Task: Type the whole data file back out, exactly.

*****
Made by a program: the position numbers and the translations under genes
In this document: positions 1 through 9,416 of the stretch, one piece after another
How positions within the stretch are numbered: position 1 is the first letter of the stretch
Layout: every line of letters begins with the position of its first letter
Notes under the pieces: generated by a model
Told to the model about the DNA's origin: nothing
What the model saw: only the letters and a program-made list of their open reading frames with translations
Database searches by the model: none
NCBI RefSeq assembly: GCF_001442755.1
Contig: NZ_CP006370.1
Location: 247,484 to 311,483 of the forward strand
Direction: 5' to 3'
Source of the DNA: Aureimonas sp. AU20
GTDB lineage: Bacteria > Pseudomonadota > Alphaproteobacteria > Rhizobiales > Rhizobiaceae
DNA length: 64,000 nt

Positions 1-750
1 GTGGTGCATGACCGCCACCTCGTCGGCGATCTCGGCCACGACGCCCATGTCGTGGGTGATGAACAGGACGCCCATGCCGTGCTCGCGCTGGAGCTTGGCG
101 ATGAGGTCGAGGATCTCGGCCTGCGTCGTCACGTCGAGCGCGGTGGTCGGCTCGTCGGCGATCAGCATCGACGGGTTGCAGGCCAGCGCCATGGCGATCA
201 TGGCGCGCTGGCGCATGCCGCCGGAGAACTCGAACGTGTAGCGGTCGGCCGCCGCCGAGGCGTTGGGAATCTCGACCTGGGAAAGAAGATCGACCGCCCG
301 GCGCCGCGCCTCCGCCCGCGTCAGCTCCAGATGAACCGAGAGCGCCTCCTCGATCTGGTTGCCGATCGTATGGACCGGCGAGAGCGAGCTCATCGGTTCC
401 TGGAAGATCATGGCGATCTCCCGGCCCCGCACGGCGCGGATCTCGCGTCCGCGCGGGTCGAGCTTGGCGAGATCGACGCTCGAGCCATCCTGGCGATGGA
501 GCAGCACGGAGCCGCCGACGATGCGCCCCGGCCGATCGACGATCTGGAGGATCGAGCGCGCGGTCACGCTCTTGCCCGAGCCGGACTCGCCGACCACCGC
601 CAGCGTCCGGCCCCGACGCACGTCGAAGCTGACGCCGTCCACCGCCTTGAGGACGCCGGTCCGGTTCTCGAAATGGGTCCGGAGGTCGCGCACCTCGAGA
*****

Made by a program: the position numbers and the translations under genes
In this document: positions 1 through 9,416 of the stretch, one piece after another
How positions within the stretch are numbered: position 1 is the first letter of the stretch
Layout: every line of letters begins with the position of its first letter
Notes under the pieces: generated by a model
Told to the model about the DNA's origin: nothing
What the model saw: only the letters and a program-made list of their open reading frames with translations
Database searches by the model: none
NCBI RefSeq assembly: GCF_001442755.1
Contig: NZ_CP006370.1
Location: 247,484 to 311,483 of the forward strand
Direction: 5' to 3'
Source of the DNA: Aureimonas sp. AU20
GTDB lineage: Bacteria > Pseudomonadota > Alphaproteobacteria > Rhizobiales > Rhizobiaceae
DNA length: 64,000 nt

Positions 1-750
1 GTGGTGCATGACCGCCACCTCGTCGGCGATCTCGGCCACGACGCCCATGTCGTGGGTGATGAACAGGACGCCCATGCCGTGCTCGCGCTGGAGCTTGGCG
101 ATGAGGTCGAGGATCTCGGCCTGCGTCGTCACGTCGAGCGCGGTGGTCGGCTCGTCGGCGATCAGCATCGACGGGTTGCAGGCCAGCGCCATGGCGATCA
201 TGGCGCGCTGGCGCATGCCGCCGGAGAACTCGAACGTGTAGCGGTCGGCCGCCGCCGAGGCGTTGGGAATCTCGACCTGGGAAAGAAGATCGACCGCCCG
301 GCGCCGCGCCTCCGCCCGCGTCAGCTCCAGATGAACCGAGAGCGCCTCCTCGATCTGGTTGCCGATCGTATGGACCGGCGAGAGCGAGCTCATCGGTTCC
401 TGGAAGATCATGGCGATCTCCCGGCCCCGCACGGCGCGGATCTCGCGTCCGCGCGGGTCGAGCTTGGCGAGATCGACGCTCGAGCCATCCTGGCGATGGA
501 GCAGCACGGAGCCGCCGACGATGCGCCCCGGCCGATCGACGATCTGGAGGATCGAGCGCGCGGTCACGCTCTTGCCCGAGCCGGACTCGCCGACCACCGC
601 CAGCGTCCGGCCCCGACGCACGTCGAAGCTGACGCCGTCCACCGCCTTGAGGACGCCGGTCCGGTTCTCGAAATGGGTCCGGAGGTCGCGCACCTCGAGA